Saturday, 24 October 2009

Dead by Sunrise - Out Of Ashes Album Review (2009)

For The Music Magazine: the debut album from Dead by Sunrise, Chester Bennington's side project.

Sometimes a side project seems like a great idea. Jack White has made an art form out of the practice, as the successful figurehead of The Raconteurs and now The Dead Weather while remaining one half of The White Stripes. Over the years, many well established bands have endured schism and disagreement; staying together but 'doing their own thing' for a while. Chester Bennington, lead singer of American rock band Linkin Park has now fronting Dead By Sunrise. The band has been in existence since 2005 and now release Out Of Ashes as an outlet for songs that "were not right stylistically" for Linkin Park. Strange then that the last Linkin Park album Minutes To Midnight remains the band's most evolved work, showing a more melodic side after playing with remixes, film scores and disastrously collaborating with Jay-Z.

But there is more to Dead By Sunrise than just a side project formed by musical differences. It was clear that Bennington was steering his band in a more accessible direction and on the face of it Dead By Sunrise seems like a convenient place to be creative and diverse. This is important therapy for Bennington, as the name of the album would suggest - a bit disrespectful to draw this analogy toward the band that made his name but more likely directed at the man himself - and musically this appears to make sense. Much of Out Of Ashes is calm and serene, so much so that the harder, more edgy tracks, are lukewarm imitations and at times, out of place.

Too Late is an excellent example of why Out Of Ashes was made. Echoing the direction Minutes To Midnight took Linkin Park, this is a bold soft ballad. And by rights the album should be full of them. Let Down is another attempt at this packed with wonderful backing vocals and a simple no nonsense arrangement. For the same reason, Give Me Your Name has a great Pink Floyd vibe and is proof that Bennington can actually sing, even with the hapless lyrics. The production is drenched in sweet sticky syrup and at five minutes it is about two minutes too long. Into You should work but could be that song from any of Linkin Park's albums, starting soft and building. This has been done many times before. Ultimately there is no point being slightly similar to the band you are trying to get away from. For this reason, parallels are always going to be drawn.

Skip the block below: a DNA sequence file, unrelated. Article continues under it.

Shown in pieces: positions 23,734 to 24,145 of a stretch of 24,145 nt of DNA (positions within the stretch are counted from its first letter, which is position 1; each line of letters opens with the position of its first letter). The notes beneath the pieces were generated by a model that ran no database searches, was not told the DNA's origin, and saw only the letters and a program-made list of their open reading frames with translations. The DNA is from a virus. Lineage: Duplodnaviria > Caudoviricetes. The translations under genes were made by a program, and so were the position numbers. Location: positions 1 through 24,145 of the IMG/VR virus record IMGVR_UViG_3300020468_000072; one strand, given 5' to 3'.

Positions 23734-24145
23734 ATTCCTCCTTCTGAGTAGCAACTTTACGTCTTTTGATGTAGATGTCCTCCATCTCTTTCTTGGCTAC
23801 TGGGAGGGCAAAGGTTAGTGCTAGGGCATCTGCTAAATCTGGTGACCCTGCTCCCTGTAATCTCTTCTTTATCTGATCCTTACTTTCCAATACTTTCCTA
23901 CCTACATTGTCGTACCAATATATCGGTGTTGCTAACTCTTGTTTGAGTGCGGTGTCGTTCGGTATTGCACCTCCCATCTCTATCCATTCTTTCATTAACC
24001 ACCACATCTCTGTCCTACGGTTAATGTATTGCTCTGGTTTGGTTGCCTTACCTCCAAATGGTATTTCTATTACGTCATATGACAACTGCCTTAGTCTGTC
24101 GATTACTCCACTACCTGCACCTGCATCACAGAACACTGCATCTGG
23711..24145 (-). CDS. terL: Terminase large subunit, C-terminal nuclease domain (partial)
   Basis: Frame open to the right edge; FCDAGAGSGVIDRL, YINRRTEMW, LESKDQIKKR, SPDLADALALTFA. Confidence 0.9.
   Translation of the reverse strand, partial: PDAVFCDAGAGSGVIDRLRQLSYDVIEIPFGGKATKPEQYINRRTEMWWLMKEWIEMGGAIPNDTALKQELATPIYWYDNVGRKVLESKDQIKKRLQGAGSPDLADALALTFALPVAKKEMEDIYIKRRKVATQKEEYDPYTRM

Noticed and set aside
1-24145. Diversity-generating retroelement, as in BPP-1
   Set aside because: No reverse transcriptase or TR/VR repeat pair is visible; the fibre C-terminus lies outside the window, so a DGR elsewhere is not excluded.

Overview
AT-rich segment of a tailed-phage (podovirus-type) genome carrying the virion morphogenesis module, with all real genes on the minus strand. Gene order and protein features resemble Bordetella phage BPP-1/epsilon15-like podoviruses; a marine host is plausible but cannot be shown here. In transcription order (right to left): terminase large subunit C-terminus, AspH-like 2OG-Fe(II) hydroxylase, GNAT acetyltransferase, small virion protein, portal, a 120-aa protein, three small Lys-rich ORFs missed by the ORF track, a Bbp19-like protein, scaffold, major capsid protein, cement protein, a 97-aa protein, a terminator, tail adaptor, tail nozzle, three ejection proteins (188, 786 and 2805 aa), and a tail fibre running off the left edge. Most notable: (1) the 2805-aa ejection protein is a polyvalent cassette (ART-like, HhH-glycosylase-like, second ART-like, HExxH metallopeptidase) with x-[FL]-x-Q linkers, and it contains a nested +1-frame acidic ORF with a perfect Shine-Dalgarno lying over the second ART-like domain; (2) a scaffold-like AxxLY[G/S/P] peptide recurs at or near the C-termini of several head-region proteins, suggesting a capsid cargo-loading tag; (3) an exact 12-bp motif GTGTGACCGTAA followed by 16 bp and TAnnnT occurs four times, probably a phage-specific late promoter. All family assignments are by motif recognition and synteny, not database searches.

The quality of the harder material is questionable. Fire is a hard hitting opener and at least attempts to deliver some vocal melody through the car alarm guitars but after getting heavy ends up wallowing in self-pity. Not a bad thing, but the momentum evaporates in the last thirty seconds. My Suffering is the only 'fast' song that shows any vibrant creativity. Excellent drums and spiky guitar work hold together the hardcore.

Of the rest, many of the songs on Out Of Ashes find an impressively high level of anonymity. Crawl Back In and Condemned are dull Nirvana impressions, both with decent, if short, guitar solos. Odd then that the former was chosen as a promotional single for an album that finds strength in the 'softer' songs. Inside Of Me is fast, messy and hits that middle ground that plagues most of the album - somewhere between old and new. End Of The World tries to be a bit different, like a bluesy Green Day political statement that is less a march on the Capitol, and more a rain soaked leaflet slapped into a cold hand. Walking In Circles is the right feel but truly forgettable. Out Of Ashes does to try to end on a high with In The Darkness but the opening lyrics of the descent into self harm is as obvious as Dido. Things pick up in a spirited chorus but Bennington just goes through the motions. And it's more old ground.

Out Of Ashes may be catharsis and a necessary channel for the sort of creative purge that cannot be satisfied with Linkin Park but as an album it fails to divorce itself from the sound Bennington is best known for. It's like someone has chucked in a bucket of cold water and left the sound diluted and soulless. As the driving force, Bennington is superb and you can't fault his commitment, but the end result doesn't always hit the mark. The moments of brilliance are spread out amongst dullness, obvious arrangements and incredibly banal lyrics (see "lost and can't be found", "diving into oceans", "feeling pain", "happiness from misery", "learning how to live" etc. Such a shame that a good songwriter and some great musicians fail to come up with anything new. A personal rehabilitation has produced a lack of cutting edge and inspiration. Whether it has worked for Bennington, only he knows.
-- CS (for The Music Magazine)

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